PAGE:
Few People Are Diving Into It. So S.F. Authors and Politicos Read the Full Mueller Report Out Loud

1 min
Manny Yekutiel, founder of Manny's, a cafe, bookstore and community events space in Sam Francisco's Mission District, poses with a copy of 'The Mueller Report.' Manny's hosted a live reading of the 444-page report on June 6, 2019. (Chloe Veltman/KQED)

On Thursday, Christine Pelosi was on stage at Manny's, a cafe, events space and bookstore in San Francisco, reading aloud from an enormous white paperback.

“Manafort met with Kilimnik a second time at the Grand Havana Hotel Club in New York City,” read the Democratic Party political strategist and daughter of House Speaker Nancy Pelosi in a purposeful voice. “Kilimnik wrote to Manafort requesting that they meet ..." Pelosi paused for effect. "... Using coded language.”

The lines sound like they could be ripped from a spy thriller by John le Carré. But they aren't. They're from "The Mueller Report," the findings of the federal investigation into Russian interference in the 2016 election.

Pelosi was among more than 40 local luminaries who took turns reading the report in full at Manny's over a span of 16 hours. Other readers on the roster included bestselling author Dave Eggers, New York Times writer Kate Conger, activist Cleve Jones, California Deputy Attorney General Leif Dautch and State Assemblywoman Buffy Wicks.

Christine Pelosi reads from The Mueller Report
Christine Pelosi reads from 'The Mueller Report.' (Chloe Veltman/KQED)

The founder of Manny's, Manny Yekutiel, said he rallied the readers at only two days' notice after writer and friend Cary McClelland suggested the idea of a live reading. McClelland lent his reading skills as well.

"I feel a sense of civic responsibility to do this," said Yekutiel. "The fire of San Francisco burns bright. People are looking at us to see our reaction to what's happening in our politics and in our capital today."

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The reading in San Francisco's Mission District follows on the heels of a similar event in New York last weekend. That 24-hour marathon took place at The Arc, a venue in Long Island City. Its theater-heavy cast included Taylor Mac, Oskar Eustis and Eisa Davis, among others.

Attendees in San Francisco said hearing the report aloud was helpful. With its 444 heavily redacted pages — not including appendices — Mueller's findings are a tough read.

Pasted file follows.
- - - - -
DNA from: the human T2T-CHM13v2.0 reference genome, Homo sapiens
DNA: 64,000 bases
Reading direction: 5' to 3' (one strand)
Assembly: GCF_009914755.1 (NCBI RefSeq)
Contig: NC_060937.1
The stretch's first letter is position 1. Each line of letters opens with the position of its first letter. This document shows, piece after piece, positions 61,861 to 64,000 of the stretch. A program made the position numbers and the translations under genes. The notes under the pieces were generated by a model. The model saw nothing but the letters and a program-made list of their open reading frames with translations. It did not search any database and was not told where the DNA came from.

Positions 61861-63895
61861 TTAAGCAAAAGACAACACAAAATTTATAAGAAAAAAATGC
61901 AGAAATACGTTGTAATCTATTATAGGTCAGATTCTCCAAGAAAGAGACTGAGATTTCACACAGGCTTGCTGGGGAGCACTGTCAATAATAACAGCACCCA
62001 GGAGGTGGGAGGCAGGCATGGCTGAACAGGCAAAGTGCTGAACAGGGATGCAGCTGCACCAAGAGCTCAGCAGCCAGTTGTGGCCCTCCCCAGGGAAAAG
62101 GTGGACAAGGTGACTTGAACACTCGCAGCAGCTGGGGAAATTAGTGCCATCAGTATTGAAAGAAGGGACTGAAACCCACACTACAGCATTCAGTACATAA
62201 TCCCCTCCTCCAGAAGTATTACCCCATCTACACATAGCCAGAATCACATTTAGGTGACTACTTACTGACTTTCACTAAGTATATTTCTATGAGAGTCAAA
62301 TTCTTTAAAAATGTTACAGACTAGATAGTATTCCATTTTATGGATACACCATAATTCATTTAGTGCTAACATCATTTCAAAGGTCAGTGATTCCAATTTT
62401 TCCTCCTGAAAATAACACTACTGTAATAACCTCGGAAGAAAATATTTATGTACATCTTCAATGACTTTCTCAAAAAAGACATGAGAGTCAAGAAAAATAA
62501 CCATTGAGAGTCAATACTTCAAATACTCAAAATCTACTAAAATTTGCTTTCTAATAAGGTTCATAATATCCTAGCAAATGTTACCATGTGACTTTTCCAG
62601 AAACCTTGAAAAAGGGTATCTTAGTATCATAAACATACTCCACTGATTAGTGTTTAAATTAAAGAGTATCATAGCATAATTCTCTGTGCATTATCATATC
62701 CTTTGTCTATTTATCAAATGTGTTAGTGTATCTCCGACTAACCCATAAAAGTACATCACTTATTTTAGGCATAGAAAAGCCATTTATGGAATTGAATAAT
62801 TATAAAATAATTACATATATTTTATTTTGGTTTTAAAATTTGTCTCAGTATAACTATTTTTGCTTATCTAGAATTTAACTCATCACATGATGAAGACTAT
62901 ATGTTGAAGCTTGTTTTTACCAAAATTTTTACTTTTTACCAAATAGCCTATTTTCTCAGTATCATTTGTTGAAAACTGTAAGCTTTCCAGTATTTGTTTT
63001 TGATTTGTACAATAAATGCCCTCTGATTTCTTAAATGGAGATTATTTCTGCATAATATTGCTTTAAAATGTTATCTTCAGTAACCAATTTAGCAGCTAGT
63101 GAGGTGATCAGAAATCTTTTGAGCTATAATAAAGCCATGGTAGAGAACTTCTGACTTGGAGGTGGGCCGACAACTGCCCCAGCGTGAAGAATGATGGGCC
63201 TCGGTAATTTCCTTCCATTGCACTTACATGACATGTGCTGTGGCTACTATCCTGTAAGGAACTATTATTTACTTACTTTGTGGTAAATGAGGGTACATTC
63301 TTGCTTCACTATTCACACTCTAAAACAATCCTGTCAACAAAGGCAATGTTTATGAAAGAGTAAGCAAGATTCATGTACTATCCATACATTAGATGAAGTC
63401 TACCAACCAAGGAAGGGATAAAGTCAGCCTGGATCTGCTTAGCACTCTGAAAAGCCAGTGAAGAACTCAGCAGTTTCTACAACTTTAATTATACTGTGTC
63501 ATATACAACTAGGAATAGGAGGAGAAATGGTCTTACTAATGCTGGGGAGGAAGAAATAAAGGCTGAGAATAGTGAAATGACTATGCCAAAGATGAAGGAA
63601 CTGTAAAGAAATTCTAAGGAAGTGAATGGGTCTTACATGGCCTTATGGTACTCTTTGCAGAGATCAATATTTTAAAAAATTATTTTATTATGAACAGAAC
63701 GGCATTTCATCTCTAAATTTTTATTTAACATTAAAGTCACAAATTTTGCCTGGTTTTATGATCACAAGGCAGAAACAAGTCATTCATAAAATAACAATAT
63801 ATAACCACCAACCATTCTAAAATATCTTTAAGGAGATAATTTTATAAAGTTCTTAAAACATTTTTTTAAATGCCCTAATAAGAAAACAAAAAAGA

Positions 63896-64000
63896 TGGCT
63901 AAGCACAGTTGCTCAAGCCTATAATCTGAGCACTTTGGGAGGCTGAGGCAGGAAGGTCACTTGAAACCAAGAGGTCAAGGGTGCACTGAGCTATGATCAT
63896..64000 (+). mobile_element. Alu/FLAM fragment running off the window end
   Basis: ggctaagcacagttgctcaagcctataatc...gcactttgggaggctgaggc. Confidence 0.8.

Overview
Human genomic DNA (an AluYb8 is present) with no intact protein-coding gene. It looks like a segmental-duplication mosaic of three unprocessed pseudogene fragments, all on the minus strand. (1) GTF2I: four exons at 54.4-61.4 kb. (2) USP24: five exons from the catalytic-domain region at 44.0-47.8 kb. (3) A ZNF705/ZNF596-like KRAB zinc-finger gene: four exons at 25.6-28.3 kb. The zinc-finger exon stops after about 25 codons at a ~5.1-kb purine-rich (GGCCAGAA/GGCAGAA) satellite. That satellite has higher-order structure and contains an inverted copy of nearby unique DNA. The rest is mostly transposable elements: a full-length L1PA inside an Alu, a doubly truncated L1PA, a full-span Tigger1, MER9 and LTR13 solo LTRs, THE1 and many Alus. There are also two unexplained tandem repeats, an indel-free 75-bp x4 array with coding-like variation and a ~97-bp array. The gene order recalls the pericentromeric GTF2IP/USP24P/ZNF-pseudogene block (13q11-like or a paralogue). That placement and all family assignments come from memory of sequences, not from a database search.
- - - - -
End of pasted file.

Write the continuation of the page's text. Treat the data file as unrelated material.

One of the many redacted sections of the Mueller Report.
One of the many redacted sections of 'The Mueller Report.' (Chloe Veltman/KQED)

"I had so much trouble reading the report," said San Francisco resident Rod Neves. "I just thought, I'll come listen to it."

Thousands of other people watched the reading remotely via a livestream on Facebook.

The Mueller Report
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Even though The Washington Post's print edition of the Mueller Report is currently in the top 10 on Amazon's bestseller list, and the report is also available from many other sources, including free ones online, polls and media reports say readership of the hefty document has been relatively low so far.

"This report is the most important document in our politics right now, and almost no one's read it," said Yekutiel. "I want to know what the guy wrote."

San Francisco Supervisor Hillary Ronen hadn’t read the report until she joined in the proceedings at Manny’s. She said she has followed media coverage closely, but that going to the source is a game changer for her.

"I read for 30 minutes and it's altered my feelings about this entire situation," Ronen said, adding she was planning to read the report's sections about obstruction of justice at home.

"I've been worried about impeachment proceedings and what that will do for the Democratic chance of taking back the White House. But once you read even a little bit of this text, there really isn't another option here."

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